You begin the third paragraph of your message, "I feel certain she should fail the midterm...," then continue, attempting to give her another chance. Not only did she not "do the assignment correctly," she didn't do it; she did not go to the museum. She also attempted to deceive you, then, when caught, came up with the lame excuse that "too many things got in the way."
Aren't AF personnel adults? If this student had been honest, even had let you know ahead of time she was unable to complete this assignment on schedule, and asked to do a make-up, I'd let her do so. She did have your email address, didn't she? So, no, I say she flunked the midterm.
Hang in there, be comfortable in your time frame, and enjoy your date!
Retired HS Art Teacher
> Hi, all,
> I'm teaching an art appreciation-type course for the community college
> this summer. It's a whirlwind eight-week odyssey, meeting two evenings
> a week. Most of the students are active-duty AF personnel (I'm teaching
> on base). The course is for credit.
> The midterm, which was handed in last Thursday, required visiting a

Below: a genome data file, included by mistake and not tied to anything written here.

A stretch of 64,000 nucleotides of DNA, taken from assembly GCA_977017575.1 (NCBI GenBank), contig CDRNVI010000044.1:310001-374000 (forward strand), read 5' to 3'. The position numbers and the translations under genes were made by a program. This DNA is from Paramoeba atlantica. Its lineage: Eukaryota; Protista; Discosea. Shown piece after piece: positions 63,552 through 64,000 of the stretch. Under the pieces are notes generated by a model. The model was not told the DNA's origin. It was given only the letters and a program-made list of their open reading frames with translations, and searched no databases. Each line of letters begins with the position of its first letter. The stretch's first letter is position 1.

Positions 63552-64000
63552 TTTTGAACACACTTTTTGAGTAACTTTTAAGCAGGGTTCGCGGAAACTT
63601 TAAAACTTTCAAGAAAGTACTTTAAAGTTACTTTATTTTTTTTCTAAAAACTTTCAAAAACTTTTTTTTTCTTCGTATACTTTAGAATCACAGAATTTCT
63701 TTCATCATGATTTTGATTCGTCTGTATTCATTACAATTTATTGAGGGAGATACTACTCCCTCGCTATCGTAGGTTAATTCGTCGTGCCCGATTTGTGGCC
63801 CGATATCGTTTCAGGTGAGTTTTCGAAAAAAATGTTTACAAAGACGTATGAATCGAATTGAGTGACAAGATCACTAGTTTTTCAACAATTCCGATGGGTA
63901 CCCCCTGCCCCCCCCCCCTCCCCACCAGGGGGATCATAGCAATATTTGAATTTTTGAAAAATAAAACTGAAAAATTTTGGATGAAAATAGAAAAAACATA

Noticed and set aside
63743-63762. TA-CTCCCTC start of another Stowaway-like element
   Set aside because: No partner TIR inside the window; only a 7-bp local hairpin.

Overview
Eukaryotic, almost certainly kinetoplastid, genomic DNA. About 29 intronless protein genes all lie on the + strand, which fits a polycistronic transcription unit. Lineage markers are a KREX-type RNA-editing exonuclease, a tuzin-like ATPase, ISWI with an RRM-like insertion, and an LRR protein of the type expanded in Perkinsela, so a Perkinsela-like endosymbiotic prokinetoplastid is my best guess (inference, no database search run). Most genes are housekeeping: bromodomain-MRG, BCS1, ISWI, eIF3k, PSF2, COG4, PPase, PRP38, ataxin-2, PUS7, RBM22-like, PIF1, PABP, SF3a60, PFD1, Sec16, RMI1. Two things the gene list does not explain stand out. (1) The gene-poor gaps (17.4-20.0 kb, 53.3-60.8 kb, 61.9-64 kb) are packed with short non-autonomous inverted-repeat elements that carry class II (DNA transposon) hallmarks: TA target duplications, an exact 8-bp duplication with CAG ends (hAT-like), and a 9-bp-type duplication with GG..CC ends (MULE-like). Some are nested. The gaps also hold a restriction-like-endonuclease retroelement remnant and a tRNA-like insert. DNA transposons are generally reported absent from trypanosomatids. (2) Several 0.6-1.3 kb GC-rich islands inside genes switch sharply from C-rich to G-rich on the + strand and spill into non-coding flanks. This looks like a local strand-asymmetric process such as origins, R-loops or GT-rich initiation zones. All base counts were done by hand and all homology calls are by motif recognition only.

> local museum--I gave them a list of four to choose from--and write an
> aesthetic scanning paper on a work of their choice. Most did a good
> job, considering their level of experience, and most got into the
> experience (hidden agenda--make them realize that seeing art in person
> is an enjoyable experience; plus, it's literally and figuratively the
> coolest place in town when it's 108 outside). One student, however,
> obviously did not go to the museum; I visited over the weekend to see
> their chosen works in person, and her choice had been taken off
> display. When I looked at the musuem's Web page, that work was featured
> on the home page. I e-mailed her about it, and she admitted not going
> ("too many things got in the way.").
> I feel certain she should fail the midterm, given that she did not do
> the assignment correctly, and the obvious attempt to put one over on
> me. I was thinking about giving the class some extra-credit
> assignments anyway; maybe choose one, and only one, from a list of
> several. Our time frame is such that I don't want to grade a bunch of
> extra stuff on top of the regular assignments. Should I allow her to do
> two? Or let her be grateful for the chance to do one? If I decide not
> to give extra-credit assignments, should I allow her to do a makeup
> assignment? For maybe half credit? Any other thoughts?
> Maggie, who has a hot date with an Egyptian boy in L.A. on August 30;
> don't worry, I'll be properly chaperoned by my sister and cousin.
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